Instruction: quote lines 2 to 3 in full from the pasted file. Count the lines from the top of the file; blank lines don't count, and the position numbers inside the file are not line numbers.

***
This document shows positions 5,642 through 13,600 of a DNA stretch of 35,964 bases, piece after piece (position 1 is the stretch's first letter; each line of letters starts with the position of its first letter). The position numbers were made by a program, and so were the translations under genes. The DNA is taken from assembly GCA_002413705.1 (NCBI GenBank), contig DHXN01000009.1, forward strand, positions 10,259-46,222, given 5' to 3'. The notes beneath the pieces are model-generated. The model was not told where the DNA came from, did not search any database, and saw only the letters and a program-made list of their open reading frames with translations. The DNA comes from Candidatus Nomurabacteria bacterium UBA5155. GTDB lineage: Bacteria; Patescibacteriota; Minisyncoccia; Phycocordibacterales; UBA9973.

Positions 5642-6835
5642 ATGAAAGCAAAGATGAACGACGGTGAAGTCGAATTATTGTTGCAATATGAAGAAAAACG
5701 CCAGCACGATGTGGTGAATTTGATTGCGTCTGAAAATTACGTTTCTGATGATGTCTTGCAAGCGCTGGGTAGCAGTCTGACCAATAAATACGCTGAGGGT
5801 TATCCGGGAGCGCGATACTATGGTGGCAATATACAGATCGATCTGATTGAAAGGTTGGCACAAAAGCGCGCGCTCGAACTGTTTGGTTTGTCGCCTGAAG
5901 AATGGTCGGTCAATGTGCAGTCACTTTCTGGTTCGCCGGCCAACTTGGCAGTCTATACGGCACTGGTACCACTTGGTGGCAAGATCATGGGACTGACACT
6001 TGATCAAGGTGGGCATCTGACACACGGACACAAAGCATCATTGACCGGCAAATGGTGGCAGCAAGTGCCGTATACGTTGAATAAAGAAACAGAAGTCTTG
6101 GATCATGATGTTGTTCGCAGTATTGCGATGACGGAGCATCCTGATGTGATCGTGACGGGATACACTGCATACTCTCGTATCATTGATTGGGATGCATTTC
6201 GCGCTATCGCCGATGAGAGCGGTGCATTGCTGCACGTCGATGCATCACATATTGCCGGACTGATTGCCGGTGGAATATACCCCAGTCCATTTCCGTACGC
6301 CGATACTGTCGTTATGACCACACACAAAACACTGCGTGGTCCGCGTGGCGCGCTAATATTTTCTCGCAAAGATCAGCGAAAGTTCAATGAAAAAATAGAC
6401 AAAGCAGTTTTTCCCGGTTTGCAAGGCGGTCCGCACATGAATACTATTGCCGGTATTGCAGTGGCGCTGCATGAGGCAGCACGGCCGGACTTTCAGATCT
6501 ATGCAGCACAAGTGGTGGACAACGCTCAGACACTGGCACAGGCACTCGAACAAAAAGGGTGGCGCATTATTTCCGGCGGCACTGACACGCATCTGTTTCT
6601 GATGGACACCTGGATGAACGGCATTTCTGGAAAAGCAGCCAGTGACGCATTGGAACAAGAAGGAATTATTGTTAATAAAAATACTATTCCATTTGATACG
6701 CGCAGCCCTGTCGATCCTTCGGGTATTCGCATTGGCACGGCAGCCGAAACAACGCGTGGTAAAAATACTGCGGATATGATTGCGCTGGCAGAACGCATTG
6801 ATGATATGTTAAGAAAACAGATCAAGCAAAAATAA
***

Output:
Positions 5642-6835
5642 ATGAAAGCAAAGATGAACGACGGTGAAGTCGAATTATTGTTGCAATATGAAGAAAAACG